By Irish O. Alonzo
TACLOBAN CITY, June 13 (PNA) – While coconut farmers are still reeling from the impacts of the 2013 catastrophe, a buko (young coconut) vendor is earning more than the pre-typhoon level.
For Jennifer Icao, owner of Del’s Buko Haus, just across the city’s convention center, life is better now due to high demand of buko and less competitors.
“Before the typhoon Yolanda, we were earning Php 1,000 a day and now, our daily income went up to Php 4,000,” Icao shared.
It took them eight months before they managed to fully restore the business after super typhoon Yolanda. Prices of coconut went up due to lack of supply after the disaster sheared and uprooted millions of coconut trees.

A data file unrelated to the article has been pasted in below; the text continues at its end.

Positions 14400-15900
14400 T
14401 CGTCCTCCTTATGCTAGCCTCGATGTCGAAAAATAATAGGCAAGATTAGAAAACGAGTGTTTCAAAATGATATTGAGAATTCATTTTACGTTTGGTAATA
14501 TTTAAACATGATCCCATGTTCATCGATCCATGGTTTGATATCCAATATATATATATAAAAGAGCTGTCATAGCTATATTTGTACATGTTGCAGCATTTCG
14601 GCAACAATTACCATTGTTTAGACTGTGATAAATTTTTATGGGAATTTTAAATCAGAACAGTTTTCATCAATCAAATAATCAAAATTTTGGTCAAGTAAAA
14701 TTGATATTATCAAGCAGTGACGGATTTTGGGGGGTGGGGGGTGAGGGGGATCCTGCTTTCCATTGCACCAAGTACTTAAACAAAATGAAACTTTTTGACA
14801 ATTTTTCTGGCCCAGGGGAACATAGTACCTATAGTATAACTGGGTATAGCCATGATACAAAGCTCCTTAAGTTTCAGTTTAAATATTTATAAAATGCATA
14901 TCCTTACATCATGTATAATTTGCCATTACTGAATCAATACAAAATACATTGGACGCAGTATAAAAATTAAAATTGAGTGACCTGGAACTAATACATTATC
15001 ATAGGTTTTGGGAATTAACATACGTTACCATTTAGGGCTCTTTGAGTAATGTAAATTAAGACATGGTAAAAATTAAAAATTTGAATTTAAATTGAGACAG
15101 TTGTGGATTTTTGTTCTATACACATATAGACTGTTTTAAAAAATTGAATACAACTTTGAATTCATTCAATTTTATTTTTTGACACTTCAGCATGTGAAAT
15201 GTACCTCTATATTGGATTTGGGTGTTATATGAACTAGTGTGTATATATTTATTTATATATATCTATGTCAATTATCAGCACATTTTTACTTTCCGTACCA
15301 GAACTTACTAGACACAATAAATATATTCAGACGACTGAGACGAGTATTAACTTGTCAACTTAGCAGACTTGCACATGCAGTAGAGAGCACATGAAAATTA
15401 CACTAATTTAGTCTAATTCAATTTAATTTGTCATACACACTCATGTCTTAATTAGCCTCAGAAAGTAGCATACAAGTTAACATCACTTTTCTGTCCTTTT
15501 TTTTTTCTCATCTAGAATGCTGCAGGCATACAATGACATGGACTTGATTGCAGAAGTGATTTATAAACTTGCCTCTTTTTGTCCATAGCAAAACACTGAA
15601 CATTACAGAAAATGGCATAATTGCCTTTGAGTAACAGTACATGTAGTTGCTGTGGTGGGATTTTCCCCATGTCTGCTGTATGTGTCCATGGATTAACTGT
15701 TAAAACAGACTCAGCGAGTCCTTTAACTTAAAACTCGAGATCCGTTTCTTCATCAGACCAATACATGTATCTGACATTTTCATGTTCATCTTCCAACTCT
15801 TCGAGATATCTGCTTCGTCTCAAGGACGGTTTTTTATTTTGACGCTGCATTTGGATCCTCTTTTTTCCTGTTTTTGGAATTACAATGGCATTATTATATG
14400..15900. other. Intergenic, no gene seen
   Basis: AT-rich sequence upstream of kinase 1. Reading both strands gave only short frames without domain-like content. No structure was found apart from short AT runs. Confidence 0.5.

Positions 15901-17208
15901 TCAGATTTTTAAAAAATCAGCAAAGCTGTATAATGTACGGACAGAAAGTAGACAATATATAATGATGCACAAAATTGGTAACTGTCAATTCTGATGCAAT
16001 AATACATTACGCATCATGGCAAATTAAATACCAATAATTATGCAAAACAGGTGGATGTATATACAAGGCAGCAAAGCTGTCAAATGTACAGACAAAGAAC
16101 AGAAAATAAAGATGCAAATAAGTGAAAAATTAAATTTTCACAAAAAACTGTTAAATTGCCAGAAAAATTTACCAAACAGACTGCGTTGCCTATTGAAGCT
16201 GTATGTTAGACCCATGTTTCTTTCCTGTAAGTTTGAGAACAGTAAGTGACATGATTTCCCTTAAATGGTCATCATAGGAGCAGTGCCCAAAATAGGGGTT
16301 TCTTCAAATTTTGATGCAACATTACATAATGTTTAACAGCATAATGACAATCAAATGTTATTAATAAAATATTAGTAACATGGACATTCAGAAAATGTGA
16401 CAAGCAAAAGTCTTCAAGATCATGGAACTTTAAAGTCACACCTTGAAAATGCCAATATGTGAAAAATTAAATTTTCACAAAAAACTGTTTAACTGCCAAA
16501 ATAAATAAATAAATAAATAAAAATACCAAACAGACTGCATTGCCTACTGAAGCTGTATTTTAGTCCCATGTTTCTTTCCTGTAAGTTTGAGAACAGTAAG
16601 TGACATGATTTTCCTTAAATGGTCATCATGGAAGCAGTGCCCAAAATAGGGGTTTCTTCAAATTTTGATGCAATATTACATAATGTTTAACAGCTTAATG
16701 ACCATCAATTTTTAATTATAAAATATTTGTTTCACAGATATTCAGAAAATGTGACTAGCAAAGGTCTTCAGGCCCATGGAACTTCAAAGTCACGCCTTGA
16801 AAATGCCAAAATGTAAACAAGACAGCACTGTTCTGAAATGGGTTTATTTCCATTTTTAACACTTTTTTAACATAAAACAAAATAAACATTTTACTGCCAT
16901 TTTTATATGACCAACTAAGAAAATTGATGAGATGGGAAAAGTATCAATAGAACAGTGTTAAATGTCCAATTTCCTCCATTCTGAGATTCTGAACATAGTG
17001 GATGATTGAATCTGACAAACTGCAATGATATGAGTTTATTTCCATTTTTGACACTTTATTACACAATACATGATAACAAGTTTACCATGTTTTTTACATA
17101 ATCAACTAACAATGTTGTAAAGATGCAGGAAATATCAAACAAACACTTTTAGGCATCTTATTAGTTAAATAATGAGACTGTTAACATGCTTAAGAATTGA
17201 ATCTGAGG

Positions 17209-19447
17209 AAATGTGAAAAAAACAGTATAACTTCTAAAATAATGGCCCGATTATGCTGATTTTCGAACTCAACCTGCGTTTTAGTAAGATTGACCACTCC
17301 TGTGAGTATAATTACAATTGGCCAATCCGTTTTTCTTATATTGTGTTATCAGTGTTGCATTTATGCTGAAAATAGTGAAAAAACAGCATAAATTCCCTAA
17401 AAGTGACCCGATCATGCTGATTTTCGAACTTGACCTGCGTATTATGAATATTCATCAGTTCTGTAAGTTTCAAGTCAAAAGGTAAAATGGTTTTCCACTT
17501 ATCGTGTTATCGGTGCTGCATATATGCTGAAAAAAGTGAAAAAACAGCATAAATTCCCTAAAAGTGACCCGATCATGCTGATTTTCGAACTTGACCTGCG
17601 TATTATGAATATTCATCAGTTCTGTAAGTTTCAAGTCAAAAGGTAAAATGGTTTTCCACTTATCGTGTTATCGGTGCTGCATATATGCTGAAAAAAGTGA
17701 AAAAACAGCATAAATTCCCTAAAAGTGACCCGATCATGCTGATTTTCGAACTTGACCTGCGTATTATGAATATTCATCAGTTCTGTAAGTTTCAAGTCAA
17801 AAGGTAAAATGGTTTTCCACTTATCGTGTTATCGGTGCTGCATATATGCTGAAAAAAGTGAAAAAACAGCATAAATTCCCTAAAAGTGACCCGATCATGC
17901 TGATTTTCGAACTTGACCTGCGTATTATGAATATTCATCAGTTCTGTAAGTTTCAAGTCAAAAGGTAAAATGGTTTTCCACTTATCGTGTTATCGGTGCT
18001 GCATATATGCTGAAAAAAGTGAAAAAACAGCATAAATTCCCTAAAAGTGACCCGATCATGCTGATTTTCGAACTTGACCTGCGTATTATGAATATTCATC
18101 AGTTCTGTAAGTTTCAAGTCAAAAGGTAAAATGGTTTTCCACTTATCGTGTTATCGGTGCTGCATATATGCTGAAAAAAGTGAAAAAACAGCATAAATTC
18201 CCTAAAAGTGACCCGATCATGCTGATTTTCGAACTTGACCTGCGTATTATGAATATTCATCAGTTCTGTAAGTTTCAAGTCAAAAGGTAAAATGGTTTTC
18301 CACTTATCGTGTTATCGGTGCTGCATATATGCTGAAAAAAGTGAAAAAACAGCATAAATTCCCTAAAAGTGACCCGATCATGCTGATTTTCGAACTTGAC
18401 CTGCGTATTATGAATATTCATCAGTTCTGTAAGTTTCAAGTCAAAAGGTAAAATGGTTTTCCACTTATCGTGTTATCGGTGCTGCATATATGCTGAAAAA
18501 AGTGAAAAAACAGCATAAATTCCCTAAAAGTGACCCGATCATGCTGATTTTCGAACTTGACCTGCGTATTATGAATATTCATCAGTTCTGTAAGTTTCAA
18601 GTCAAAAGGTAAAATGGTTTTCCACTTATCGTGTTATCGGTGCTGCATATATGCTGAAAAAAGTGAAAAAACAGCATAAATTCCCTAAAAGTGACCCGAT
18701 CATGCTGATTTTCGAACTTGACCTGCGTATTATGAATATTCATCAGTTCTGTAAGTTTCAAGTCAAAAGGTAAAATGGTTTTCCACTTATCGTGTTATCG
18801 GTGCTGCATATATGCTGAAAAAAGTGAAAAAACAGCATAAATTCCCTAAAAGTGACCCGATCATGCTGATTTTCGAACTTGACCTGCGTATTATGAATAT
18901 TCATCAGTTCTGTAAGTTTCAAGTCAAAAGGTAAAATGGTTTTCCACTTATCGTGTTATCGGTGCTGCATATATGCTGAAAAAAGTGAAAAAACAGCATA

Farm owners in Sta. Rita, Samar sell buko for Php 12 per piece . Their average sales is pegged at 300 pieces daily.
Buko selling has been the family’s business for more than two decades. It was previously run by her parents until it was passed on to her. The business has been the family’s source of living, including sending their children to school.
Edilberto Nierva, Philippine Coconut Authority (PCA) Eastern Visayas regional manager, said that the presence of buko vendors indicated a slow recovery of the coconut industry.
Since some copra traders and oil mills have stopped their operation, some farmers resort to selling buko, according to Nierva. Copra is a byproduct of coconut primarily used as raw material in coconut oil production.
“The price of buko is more stable while copra price fluctuates, but our recovery initiatives are geared towards restoring coconut production not just for buko but for other purposes as well,” Nierva said. (PNA)